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It appears that $$\left\lfloor\sqrt{n}\right\rfloor+\left\lfloor\sqrt{4n+1}\right\rfloor = \left\lfloor\frac{3}{2} \left\lfloor \sqrt{4n+1} \right\rfloor\right\rfloor$$ for all $n \in \mathbb{N}_{0}$, although it is not obvious to me how to prove this equality. I verified that this equality holds for $n \leq 3 \times 10^6$. I discovered this equality experimentally while researching summations involving the floor function. The integer sequence $$\left( \left\lfloor\sqrt{n}\right\rfloor+\left\lfloor\sqrt{4n+1}\right\rfloor : n \in \mathbb{N}_{0} \right) = \left(1, 3, 4, 4, 6, 6, 7, 7, 7, 9, 9, 9, 10, 10, 10, 10, \ldots \right)$$ is not currently in the On-Line Encyclopedia of Integer Sequences.

It is not clear to me how to use induction to prove this equality. Also, it is not clear to me how to use 'case analysis' to prove this equality (e.g., by considering the case whereby $4n+1$ is a perfect square). Furthermore, it is not obvious to me how to use Hermite's identity to prove this equality.

I have also considered trying to prove that $$\left\lfloor\sqrt{n}\right\rfloor+\left\lfloor\sqrt{4n+1}\right\rfloor \leq \left\lfloor\frac{3}{2} \left\lfloor \sqrt{4n+1} \right\rfloor\right\rfloor$$ and $$\left\lfloor\sqrt{n}\right\rfloor+\left\lfloor\sqrt{4n+1}\right\rfloor \geq \left\lfloor\frac{3}{2} \left\lfloor \sqrt{4n+1} \right\rfloor\right\rfloor,$$ but I have thus far only managed to prove that $$\left\lfloor\sqrt{n}\right\rfloor+\left\lfloor\sqrt{4n+1}\right\rfloor \leq \left\lfloor\frac{1}{2} \left\lfloor 3 \sqrt{4n+1} \right\rfloor\right\rfloor$$ and $$\left\lfloor \frac{3}{2} \left\lfloor \sqrt{4n+1} \right\rfloor \right\rfloor \leq \left\lfloor \sqrt{4n+1} \right\rfloor + \left\lfloor \sqrt{n + \frac{1}{4}} \right\rfloor.$$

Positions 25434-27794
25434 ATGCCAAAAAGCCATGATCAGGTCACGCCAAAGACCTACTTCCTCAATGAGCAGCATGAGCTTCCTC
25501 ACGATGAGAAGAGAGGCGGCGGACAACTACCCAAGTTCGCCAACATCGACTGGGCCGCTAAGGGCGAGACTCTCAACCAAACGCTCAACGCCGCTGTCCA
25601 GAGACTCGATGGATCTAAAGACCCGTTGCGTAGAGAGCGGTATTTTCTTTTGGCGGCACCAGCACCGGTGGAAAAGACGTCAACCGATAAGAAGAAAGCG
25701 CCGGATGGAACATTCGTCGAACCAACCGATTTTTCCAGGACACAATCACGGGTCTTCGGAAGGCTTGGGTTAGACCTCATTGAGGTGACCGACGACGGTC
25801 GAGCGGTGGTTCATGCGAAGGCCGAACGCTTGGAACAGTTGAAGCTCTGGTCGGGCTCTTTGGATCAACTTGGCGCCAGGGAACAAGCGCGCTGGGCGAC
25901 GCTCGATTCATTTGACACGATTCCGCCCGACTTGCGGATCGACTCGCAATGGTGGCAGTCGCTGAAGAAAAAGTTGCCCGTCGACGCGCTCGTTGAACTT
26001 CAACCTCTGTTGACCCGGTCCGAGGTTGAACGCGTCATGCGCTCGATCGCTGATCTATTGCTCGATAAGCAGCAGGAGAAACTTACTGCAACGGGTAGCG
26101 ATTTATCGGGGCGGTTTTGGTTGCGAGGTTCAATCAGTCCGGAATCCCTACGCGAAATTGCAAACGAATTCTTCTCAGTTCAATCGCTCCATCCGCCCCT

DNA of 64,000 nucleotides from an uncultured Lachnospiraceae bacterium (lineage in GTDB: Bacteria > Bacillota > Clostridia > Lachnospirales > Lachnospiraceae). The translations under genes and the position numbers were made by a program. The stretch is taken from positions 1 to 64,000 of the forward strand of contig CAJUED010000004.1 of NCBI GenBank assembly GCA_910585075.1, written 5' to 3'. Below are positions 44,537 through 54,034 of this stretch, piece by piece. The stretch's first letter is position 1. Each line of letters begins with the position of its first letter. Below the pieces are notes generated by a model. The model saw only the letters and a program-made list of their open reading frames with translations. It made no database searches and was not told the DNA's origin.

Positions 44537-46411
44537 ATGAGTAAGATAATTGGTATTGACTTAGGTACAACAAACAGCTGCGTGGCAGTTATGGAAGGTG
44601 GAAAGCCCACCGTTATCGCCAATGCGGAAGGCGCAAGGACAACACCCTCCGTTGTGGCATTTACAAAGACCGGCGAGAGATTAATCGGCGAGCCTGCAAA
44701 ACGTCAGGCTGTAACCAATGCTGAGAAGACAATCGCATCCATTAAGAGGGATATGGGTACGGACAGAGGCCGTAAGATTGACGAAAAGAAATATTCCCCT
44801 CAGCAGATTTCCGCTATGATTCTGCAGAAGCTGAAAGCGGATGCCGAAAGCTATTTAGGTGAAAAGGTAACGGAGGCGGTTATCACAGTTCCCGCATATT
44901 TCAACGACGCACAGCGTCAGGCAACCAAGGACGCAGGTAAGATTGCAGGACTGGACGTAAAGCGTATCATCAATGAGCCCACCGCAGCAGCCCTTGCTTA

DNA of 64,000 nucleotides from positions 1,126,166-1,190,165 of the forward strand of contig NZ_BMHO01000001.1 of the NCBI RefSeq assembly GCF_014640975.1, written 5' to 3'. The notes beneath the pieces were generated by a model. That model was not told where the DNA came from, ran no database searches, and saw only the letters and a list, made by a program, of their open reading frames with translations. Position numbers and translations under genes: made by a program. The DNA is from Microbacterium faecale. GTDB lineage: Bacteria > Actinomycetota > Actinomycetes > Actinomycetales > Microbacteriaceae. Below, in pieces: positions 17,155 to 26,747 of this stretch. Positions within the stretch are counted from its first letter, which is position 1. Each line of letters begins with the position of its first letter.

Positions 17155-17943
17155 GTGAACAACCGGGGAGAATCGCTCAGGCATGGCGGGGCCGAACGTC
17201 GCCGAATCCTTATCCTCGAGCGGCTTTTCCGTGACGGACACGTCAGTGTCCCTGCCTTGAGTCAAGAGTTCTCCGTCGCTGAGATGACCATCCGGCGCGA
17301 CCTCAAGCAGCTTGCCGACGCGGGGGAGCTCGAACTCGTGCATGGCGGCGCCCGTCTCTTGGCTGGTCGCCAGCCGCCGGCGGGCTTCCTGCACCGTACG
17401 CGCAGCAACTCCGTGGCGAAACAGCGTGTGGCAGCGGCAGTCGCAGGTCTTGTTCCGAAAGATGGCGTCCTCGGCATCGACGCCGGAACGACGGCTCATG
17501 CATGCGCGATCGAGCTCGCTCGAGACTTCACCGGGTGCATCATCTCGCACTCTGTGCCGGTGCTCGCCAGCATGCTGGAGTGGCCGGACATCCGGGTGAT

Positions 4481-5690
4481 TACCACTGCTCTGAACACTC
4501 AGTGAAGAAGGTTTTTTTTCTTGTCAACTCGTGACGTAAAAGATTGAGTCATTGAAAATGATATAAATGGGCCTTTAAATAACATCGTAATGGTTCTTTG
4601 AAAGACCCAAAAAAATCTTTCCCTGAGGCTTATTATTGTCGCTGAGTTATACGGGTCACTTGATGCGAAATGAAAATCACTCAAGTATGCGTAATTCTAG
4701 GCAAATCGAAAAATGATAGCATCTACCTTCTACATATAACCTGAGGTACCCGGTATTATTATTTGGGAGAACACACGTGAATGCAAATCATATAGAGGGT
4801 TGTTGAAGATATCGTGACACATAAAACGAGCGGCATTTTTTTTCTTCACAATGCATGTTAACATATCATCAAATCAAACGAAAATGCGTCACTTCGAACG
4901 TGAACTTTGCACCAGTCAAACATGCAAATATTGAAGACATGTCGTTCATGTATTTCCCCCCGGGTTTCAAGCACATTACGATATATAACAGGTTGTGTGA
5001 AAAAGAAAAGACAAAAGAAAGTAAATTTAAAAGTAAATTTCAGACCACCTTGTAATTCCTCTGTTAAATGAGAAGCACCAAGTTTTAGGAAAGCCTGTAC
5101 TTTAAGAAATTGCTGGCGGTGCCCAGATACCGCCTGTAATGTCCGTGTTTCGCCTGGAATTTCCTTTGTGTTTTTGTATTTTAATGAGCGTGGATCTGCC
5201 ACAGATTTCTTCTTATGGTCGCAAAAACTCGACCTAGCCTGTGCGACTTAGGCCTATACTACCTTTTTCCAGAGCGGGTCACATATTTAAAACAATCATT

I would be grateful to receive feedback regarding techniques which may be used to prove that $$\left\lfloor\sqrt{n}\right\rfloor+\left\lfloor\sqrt{4n+1}\right\rfloor = \left\lfloor\frac{3}{2} \left\lfloor \sqrt{4n+1} \right\rfloor\right\rfloor$$ for $n \in \mathbb{N}_{0}$, and I would be grateful to see an explicit proof of this equality.

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    $\begingroup$ Hmm…the right-hand side simplifies to $floor(\sqrt{4n+1}) + floor(\frac{1}{2} floor(\sqrt{4n+1}))$. So the conjecture reduces to $floor(\sqrt{n})= floor(\frac{1}{2} floor(\sqrt{4n+1}))$. $\endgroup$ – A.Sh Mar 22 '16 at 18:58
  • $\begingroup$ @A.Sh Thank you for your comment! It is known that for a natural number $\eta$ and $\alpha, \beta \in \mathbb{R}$, $\left\lfloor \frac{\lfloor \beta / \alpha \rfloor}{\eta} \right\rfloor = \lfloor \frac{\beta}{\alpha \eta} \rfloor$. Therefore, $\left\lfloor \frac{\lfloor \sqrt{4n+1} \rfloor}{2} \right\rfloor$ is equal to $\left\lfloor \frac{\sqrt{4n+1}}{2} \right\rfloor$. So it is clear that the problem reduces to proving that $\lfloor \sqrt{n} \rfloor = \left\lfloor \sqrt{n + \frac{1}{4}} \right\rfloor$. $\endgroup$ – John M. Campbell Mar 22 '16 at 19:09
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Following on from your comment, suppose that

$$\left\lfloor\sqrt{n}\right\rfloor<\left\lfloor\sqrt{n+\frac14}\right\rfloor\;,$$

and let $m=\left\lfloor\sqrt{n+\frac14}\right\rfloor$. Then

$$\sqrt{n}<m\le\sqrt{n+\frac14}\;,$$

so

$$n<m^2\le n+\frac14\;.$$

Since $n$ and $m^2$ are integers, this is impossible.

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